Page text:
ii) The certainty of the answer (v.3). "The vision is yet for an appointed time, but at the end it shall speak, and not lie: though it tarry, wait for it; because it will surely come, it will not tarry." God is in control! He has a timetable! Everything will take place at "the appointed time". We can be sure that His timing is perfect. "As for God, his way is perfect" (Ps 18.30). Whilst Habakkuk was not to expect the situation to be resolved immediately, he could be absolutely certain that God would bring everything to a satisfactory conclusion.
Notice other references to God's perfect timing. "But when the fulness of the time was come, God sent forth his Son" (Gal 4.4); "For there is one God, and one mediator between God and men, the man Christ Jesus; Who gave himself a ransom for all, to be testified in due time ('the testimony to be borne in its own times')" (1 Tim 2.5-6); "Which in his times he shall shew, who is the blessed and only Potentate, the King of kings, and Lord of lords" (1 Tim 6.15); "It is not for you to know the times or the seasons, which the Father hath put in his own power" (Acts 1.7). See also 1 Thessalonians 5.1. We should notice:
a) God has a programme. Whilst world affairs seem to be totally out of control, God has an "appointed time". This necessitates taking a "long view". It is so easy to be immersed in the present, to be so bound up with ourselves and our circumstances, that we lose sight of God's ultimate purposes. See 1 Peter 1.4-5: "An inheritance...reserved in heaven for you, Who are kept by the power of God through faith, unto salvation ready to be revealed in the last time"; 2 Corinthians 4.17: "For our light affliction, which is but for a moment, worketh for us a far more exceeding and eternal weight of glory"; Romans 8.18: "For I reckon that the sufferings of this present time are not worthy be compared with the glory which shall be revealed in us".
b) God's programme is certain. "At the end it shall speak, and not lie...it will surely come." Paul reminds us that "whatever promises of God there are, in him is the yea, and in him the amen, for glory to God by us" (2 Cor 1.20, JND). There may be an interval before it is fulfilled, but its fulfilment is certain.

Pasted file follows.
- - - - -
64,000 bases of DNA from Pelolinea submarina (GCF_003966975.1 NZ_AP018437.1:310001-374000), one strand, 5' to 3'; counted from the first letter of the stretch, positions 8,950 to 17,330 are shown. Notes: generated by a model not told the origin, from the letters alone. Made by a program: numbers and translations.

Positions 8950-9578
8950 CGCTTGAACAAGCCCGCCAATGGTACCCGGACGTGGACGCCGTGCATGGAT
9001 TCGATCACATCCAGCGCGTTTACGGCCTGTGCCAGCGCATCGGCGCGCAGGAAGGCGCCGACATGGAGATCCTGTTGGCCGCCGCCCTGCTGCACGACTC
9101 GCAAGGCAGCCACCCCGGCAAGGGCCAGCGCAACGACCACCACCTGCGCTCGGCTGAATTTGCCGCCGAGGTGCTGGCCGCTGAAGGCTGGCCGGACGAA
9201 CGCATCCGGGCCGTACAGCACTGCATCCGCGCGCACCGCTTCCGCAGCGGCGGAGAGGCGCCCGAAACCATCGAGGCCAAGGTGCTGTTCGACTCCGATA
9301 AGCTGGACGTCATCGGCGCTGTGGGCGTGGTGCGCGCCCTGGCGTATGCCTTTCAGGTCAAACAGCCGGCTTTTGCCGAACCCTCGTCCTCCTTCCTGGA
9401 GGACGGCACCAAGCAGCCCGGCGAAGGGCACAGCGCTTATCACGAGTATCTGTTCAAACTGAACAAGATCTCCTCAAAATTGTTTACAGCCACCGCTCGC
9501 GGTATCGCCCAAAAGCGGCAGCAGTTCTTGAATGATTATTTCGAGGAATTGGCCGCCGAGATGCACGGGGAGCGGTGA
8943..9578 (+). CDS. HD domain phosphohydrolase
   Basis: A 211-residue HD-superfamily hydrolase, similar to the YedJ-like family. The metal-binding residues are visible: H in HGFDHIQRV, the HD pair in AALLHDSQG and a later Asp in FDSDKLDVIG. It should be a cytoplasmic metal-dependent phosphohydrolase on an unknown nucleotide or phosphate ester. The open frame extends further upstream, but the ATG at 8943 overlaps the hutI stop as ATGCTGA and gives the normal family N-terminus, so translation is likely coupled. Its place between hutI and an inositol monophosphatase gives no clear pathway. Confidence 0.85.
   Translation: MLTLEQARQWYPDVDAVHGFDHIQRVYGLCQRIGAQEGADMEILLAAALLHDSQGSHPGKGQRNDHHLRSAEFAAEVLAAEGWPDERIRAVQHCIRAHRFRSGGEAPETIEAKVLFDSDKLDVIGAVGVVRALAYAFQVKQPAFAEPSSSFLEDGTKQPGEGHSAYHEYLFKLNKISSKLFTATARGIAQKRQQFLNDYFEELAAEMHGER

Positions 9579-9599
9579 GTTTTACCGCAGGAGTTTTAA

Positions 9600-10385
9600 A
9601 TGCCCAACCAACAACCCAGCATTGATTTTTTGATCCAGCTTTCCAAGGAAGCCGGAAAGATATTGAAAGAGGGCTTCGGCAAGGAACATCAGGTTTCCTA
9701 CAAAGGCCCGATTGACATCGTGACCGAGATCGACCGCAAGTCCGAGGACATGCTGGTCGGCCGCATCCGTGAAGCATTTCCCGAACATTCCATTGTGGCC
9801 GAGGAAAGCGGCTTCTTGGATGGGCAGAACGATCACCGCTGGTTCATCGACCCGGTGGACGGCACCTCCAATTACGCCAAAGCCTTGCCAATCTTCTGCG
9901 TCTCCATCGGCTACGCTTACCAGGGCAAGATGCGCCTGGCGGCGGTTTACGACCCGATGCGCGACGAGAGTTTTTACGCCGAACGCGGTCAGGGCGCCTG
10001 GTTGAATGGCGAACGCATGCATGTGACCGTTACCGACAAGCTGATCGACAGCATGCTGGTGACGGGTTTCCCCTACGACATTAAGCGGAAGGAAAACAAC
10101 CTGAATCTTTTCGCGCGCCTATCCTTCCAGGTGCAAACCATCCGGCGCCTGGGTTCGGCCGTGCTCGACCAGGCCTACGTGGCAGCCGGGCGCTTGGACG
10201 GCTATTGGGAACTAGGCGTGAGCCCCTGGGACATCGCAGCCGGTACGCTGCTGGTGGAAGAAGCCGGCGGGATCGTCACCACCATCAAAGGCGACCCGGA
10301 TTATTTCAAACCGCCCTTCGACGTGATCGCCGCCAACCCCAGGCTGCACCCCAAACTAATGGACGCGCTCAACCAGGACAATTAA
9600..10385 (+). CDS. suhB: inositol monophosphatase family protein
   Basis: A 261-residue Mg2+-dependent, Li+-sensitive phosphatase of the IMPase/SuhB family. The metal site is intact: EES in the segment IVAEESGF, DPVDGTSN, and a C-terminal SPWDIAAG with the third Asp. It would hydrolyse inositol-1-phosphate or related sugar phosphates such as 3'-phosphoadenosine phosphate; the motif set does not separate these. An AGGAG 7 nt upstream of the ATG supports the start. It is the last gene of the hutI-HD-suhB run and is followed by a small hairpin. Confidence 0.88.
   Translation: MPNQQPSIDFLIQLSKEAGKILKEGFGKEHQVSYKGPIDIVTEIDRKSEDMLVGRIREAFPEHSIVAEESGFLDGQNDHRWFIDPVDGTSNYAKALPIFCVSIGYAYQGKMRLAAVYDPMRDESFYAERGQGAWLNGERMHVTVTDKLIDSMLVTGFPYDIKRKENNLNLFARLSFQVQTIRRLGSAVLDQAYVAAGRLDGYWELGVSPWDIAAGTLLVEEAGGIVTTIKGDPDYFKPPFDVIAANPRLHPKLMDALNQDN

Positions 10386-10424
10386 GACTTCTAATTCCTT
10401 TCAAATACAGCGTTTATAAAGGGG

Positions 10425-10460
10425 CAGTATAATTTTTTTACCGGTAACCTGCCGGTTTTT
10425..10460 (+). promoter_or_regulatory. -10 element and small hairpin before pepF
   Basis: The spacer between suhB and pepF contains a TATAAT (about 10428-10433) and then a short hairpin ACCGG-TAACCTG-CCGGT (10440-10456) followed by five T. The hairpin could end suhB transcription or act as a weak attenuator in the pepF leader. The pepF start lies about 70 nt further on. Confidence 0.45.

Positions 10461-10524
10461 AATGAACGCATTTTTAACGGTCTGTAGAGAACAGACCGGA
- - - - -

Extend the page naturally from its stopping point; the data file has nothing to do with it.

c) God's programme requires patience. "Though it tarry, wait for it." The passage is cited in Hebrews (10.35-37). Note the context: "But call to remembrance the former days, in which, after ye were illuminated, ye endured a great fight of afflictions" (v.32). But persecution had brought the danger of reverting to Judaism. Hence, "Cast not away therefore your confidence, which hath great recompense of reward. For ye have need of patience (Habakkuk, "wait for it"), that, after ye have done the will of God, ye might receive the promise (as in Habakkuk). For yet a little while, and he that shall come will come, and will not tarry." There is a point to patience! We "shew the Lord's death till he come" (1 Cor 11.26). We wait "Until the day break, and the shadows flee away" (Song 2.17). We must "let patience have her perfect work, that ye may be perfect and entire, wanting nothing" (James 1.4).
O blessed hope, with this elate,
Let not our hearts be desolate,
But strong in faith, in patience wait
Until He come.
Notice that in Habakkuk, it is "It will surely come, it will not tarry." In Hebrews, it is "He that shall come will come, and will not tarry. The New Testament interprets the Old Testament in terms of the Lord's return. We must "Wait for it"!
d) God's programme will not be delayed. "It will not tarry." This does not mean that the fulfilment of the vision was imminent, but that nothing could delay the programme when the time comes for its implementation.
To be continued.